12am (10 minutes), 2am (30 seconds), 4am(30 seconds), 6am (30 seconds), 7am (10 minutes). These numbers are what I’ve found to keep my enclosures around 100% humidity all night.
I run a dripper from 12pm – 2pm every day.
I rarely see them drink
Once outdoors (May-September), I keep the same cycle; but I add a separate misting system with one nozzle/enclosure, about 6inches from the ground. I keep this misting pump on a thermostatically controlled switch—the probe of which is placed about a foot off the ground in one of my xanth enclosures. If the lower portions of my enclosures go above 28C, this pump will mist the bottom 6” of the enclosure until that zone falls below 28C. This way, I’m able to create a cool zone in the bottom of the enclosure without saturating the upper portions. To be perfectly honest, with soil-bottomed enclosures that are heavily planted, the temps near ground level rarely get above 25C even when ambient temperatures near 35C, so this might be overkill.
I feed my xanths all the typical chameleon fare during the winter. This includes crickets and Surinam roaches as the staple feeders (they both gutload extremely well); BSFL, silkworms, superworms and morio beetles as near staple feeders; and occasional treats such as hornworms, waxworms. When I have cultures going, I also feed bean beetles and fruit flies. However, perhaps the most relished food items for my xanths are snails. They go absolutely bananas for them! Interestingly, they often don’t use their tongues for snails, preferring instead to walk right up and crunch! I use helix aspersa that I breed myself, and feed snails no larger than my thumbnail.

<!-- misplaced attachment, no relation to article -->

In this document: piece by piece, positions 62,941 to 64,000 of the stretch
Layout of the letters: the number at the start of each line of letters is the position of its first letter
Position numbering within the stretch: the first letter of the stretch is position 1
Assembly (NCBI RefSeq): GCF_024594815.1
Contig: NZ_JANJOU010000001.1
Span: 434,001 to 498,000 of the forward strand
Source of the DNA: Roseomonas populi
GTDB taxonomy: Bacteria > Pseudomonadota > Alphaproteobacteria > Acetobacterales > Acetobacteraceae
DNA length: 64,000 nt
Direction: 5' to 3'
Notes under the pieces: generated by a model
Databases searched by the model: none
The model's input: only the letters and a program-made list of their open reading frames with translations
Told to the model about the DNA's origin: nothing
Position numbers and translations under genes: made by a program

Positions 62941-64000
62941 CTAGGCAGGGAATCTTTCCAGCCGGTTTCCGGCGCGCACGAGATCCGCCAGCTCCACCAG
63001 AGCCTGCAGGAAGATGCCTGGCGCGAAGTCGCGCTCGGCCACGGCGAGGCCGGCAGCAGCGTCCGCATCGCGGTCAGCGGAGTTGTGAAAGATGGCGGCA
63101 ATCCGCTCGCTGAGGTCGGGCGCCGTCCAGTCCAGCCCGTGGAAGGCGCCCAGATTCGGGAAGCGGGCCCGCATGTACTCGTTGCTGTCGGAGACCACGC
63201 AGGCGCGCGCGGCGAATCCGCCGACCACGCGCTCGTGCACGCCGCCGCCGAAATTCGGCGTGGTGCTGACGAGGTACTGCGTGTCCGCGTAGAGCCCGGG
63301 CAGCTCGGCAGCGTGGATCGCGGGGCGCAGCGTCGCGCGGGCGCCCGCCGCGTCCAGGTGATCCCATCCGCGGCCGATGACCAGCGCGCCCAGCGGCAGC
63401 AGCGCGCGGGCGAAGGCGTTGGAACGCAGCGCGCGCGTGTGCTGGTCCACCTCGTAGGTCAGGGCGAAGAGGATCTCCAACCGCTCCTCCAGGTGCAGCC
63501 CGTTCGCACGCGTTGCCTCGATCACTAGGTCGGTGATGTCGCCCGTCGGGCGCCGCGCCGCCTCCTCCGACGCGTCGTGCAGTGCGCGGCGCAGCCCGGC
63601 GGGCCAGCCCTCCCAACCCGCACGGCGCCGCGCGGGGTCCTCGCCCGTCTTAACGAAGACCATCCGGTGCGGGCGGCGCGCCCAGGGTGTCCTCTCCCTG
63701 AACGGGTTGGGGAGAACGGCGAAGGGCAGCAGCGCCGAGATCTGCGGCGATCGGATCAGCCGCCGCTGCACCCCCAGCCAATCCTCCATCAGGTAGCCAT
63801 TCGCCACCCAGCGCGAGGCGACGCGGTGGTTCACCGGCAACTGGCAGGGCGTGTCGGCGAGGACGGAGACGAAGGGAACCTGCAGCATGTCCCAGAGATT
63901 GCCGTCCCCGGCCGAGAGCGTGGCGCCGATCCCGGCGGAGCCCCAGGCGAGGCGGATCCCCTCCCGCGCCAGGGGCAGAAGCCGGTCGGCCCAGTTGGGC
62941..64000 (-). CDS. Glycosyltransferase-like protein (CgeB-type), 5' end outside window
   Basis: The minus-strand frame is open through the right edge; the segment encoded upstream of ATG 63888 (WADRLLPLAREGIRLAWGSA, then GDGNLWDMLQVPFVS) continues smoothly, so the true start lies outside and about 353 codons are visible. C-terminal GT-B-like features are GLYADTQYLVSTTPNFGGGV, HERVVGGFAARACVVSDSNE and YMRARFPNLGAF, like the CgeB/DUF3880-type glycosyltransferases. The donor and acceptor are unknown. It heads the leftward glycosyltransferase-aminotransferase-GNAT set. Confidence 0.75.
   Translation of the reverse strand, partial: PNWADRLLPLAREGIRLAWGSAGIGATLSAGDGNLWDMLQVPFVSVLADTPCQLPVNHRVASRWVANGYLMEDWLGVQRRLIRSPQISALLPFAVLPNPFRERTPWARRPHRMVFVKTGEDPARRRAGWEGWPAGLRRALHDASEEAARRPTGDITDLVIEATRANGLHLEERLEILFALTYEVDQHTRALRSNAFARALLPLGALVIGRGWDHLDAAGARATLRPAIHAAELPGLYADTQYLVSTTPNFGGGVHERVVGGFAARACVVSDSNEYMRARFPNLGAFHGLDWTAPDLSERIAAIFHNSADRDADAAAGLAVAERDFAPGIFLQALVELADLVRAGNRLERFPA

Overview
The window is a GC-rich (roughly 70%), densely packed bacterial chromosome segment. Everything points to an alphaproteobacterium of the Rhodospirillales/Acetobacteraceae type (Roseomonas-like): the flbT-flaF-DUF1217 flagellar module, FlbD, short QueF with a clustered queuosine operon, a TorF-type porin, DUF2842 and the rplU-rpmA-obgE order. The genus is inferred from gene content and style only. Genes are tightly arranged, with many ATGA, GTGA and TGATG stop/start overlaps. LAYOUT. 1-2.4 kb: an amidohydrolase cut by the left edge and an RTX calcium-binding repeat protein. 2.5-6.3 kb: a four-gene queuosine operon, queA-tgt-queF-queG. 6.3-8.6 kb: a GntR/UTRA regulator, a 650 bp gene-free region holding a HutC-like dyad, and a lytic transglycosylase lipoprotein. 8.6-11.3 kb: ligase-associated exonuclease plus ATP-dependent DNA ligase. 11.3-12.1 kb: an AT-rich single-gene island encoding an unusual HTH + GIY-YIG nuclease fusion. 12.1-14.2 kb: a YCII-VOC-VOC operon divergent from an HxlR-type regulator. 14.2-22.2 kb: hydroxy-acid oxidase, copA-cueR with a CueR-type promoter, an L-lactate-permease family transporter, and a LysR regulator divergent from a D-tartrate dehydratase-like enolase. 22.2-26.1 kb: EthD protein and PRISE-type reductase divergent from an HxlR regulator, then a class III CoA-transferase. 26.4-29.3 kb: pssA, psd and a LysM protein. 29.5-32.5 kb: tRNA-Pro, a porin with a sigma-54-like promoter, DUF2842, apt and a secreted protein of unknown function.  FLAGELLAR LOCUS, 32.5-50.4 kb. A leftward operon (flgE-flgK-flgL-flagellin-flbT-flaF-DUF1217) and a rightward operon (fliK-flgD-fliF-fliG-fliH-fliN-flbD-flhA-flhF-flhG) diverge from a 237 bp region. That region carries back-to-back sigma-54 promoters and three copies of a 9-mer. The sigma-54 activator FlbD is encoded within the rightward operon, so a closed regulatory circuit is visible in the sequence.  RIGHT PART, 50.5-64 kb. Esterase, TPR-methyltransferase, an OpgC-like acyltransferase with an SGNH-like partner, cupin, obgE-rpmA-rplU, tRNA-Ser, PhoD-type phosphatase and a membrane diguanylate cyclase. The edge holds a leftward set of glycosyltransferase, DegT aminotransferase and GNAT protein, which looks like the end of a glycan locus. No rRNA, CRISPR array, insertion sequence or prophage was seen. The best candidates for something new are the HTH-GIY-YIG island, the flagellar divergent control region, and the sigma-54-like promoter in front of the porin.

My supplement regime for all my xanths is as follows. I mix Arcadia Earthpro A(EPA) with Arcadia Calcium Pro MG(CPMG), at a rate of ~10 parts EPA to 1 part CPMG. I then mix that 50/50 with plain calcium, and use at every feeding. I do not use any D3, or any preformed vitamin A in my supplement regime. That being said, my way is certainly not the only way. It requires careful monitoring of UVB levels, as well as considerable effort in my gutloading practices (see the section on gutloading). I have never seen edema, or signs of over supplementation with this regime.
Xanths are livebearers that incubate their young internally until they are ready to be born. Incubation can be as long as 10 months, but it is usually around 6 months. Because females can retain and store sperm, they are able to re-impregnate themselves without subsequent copulation. Breeding in captivity has been reported to occur anytime throughout the year, but my females appear not to be interested in males for many months of the year. Indeed, they get downright nasty towards males—who tend to be relentless in their pursuits—displaying all sorts of warning colours, gaping, hissing and doing their best to throw them from whatever branch they are on. When females are receptive, copulation generally takes less than 20 minutes, provided the feigned chase doesn’t last too long. Litters of around 20 appear to be the norm with my xanths, and all of my newborns were eating within an hour of being born.
The babies of all Jackson’s subspecies are notorious for suffering mass die-offs between 2 and 4 months of age. Up to 40% losses have been reported to me from other keepers/breeders. For this reason, most breeders do not sell Jackson’s babies younger than 4 months old. I personally wait until 5 months at a minimum. That being said, I have not had this problem with my xanths. So far as I can tell, the only thing I do differently is to raise all babies individually from day 1, and make sure to get them cold at night (10C). My first litter of xanths was 100% up to 8 months, at which time they were all sold. This could certainly be a coincidence, or maybe I’m just lucky. At any rate, I would recommend individually raising all babies regardless of species.